from allgov.com: More than 2,200 people have been killed by U.S. drones operating in Pakistan since 2006, according to a report obtained by the U.K.-based group The Bureau for Investigative Journalism.
The document, compiled by the Pakistani government, lists the date and time of each strike, the number of people killed and injured in each attack and, in some cases, the names of the victims. The Bureau redacted many of the names to protect their identities.
This is the second such document obtained by the Bureau. An earlier version, released in July 2013, enumerated strikes from 2006 through 2009. The latest report lists more than 300 attacks from 2006 through much of 2013.
However, the document refers to victims as “local” or “non-local,” rather than stating whether those killed or injured were terrorists or civilians. The change occurred in 2009, after President Barack Obama was inaugurated. Some observers suggest that the Pakistani government may have been persuaded to play down the number of civilians killed by drones in order to help the Obama administration.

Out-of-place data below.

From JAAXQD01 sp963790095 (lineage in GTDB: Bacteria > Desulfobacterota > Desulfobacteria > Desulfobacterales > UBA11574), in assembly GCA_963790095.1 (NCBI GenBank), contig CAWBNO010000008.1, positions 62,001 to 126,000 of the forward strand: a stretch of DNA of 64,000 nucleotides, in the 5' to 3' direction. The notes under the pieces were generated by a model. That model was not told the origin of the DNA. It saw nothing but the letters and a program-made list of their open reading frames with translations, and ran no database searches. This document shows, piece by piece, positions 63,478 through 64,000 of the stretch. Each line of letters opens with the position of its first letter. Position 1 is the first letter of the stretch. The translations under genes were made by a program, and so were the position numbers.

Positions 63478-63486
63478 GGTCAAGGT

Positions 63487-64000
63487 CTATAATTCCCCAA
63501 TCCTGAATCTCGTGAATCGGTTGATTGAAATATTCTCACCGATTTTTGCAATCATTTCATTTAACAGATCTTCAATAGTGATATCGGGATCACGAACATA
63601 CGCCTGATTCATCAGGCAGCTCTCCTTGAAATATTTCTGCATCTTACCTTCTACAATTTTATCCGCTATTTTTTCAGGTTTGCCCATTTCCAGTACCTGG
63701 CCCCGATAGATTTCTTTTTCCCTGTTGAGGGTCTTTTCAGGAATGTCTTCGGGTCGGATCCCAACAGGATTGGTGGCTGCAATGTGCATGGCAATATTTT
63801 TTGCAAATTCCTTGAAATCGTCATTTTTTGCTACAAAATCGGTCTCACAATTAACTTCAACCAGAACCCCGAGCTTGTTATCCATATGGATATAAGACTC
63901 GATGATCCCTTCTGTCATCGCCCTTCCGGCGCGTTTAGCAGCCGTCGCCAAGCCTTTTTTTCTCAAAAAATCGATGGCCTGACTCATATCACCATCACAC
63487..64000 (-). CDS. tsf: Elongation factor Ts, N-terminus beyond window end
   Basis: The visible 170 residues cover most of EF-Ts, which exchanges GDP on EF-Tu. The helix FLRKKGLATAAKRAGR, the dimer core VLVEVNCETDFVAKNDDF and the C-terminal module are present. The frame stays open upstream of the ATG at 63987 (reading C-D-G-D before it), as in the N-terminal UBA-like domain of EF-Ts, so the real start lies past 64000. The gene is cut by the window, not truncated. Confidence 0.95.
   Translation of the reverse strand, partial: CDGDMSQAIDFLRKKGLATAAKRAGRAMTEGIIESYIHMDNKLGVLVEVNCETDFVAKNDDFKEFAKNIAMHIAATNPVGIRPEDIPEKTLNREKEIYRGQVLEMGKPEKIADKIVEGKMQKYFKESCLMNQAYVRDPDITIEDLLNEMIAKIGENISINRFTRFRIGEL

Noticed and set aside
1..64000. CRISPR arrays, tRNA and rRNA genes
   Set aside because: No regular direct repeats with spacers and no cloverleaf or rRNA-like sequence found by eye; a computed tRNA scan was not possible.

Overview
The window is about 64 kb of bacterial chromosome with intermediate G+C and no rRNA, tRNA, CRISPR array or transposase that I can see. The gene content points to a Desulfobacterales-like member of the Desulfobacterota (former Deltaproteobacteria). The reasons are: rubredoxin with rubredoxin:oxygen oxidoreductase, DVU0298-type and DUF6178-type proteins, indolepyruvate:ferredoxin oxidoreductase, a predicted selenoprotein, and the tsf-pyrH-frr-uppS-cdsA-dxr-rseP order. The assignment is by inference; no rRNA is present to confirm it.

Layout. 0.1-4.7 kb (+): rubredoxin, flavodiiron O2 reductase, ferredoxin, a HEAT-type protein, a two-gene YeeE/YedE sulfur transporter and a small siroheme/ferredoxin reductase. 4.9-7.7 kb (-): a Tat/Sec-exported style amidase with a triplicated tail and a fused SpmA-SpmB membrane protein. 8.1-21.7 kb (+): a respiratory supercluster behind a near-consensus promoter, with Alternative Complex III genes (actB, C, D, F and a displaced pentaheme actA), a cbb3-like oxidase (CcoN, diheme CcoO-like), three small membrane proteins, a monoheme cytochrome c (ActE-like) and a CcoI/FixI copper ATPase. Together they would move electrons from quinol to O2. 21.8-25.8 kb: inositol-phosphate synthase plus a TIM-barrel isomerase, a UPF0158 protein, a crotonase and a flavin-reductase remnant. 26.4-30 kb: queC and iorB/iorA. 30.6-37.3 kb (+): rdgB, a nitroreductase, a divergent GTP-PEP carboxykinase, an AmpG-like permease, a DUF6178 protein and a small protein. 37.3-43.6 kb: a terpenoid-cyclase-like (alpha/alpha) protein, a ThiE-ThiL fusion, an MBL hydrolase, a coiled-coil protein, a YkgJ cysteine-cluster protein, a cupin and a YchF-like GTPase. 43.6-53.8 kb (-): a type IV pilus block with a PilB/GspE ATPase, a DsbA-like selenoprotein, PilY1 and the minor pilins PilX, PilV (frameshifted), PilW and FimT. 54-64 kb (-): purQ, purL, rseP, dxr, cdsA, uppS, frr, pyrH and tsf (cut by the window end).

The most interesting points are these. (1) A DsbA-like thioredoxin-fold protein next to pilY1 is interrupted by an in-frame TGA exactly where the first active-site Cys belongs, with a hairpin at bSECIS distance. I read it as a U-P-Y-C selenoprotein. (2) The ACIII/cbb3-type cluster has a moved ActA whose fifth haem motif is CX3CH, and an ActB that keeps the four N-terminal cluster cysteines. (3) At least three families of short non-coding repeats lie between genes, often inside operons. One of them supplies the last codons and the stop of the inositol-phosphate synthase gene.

“You cannot rule out a deliberate attempt not to include information on possible civilians or non-combatants being killed. It seems a huge coincidence that there’s this change in reporting just as Obama enters power. But whatever the explanation and despite the lingering uncertainty, we know these figures are not presenting the full picture of the U.S. drone program,” Mustafa Qadri, a researcher for Amnesty International, was quoted as saying in the Bureau report.
Even when a civilian death is well documented, the Pakistani government doesn’t always report it. An attack in October 2012 killed Mamana Bibi, a grandmother who was in a field in North Waziristan. Some of her grandchildren, who were nearby, were injured by debris.
“If a case as well-documented as Mamana Bibi’s isn’t recorded as a civilian death, that raises questions about whether any state records of these strikes can be seen as reliable, beyond the most basic information,” Qadri said.
Although the drone program is under increased scrutiny from domestic and international critics, even mild efforts to make it more transparent have failed. Obama attempted to move the drones from the domain of the CIA to the Pentagon, but was rebuffed by Congress.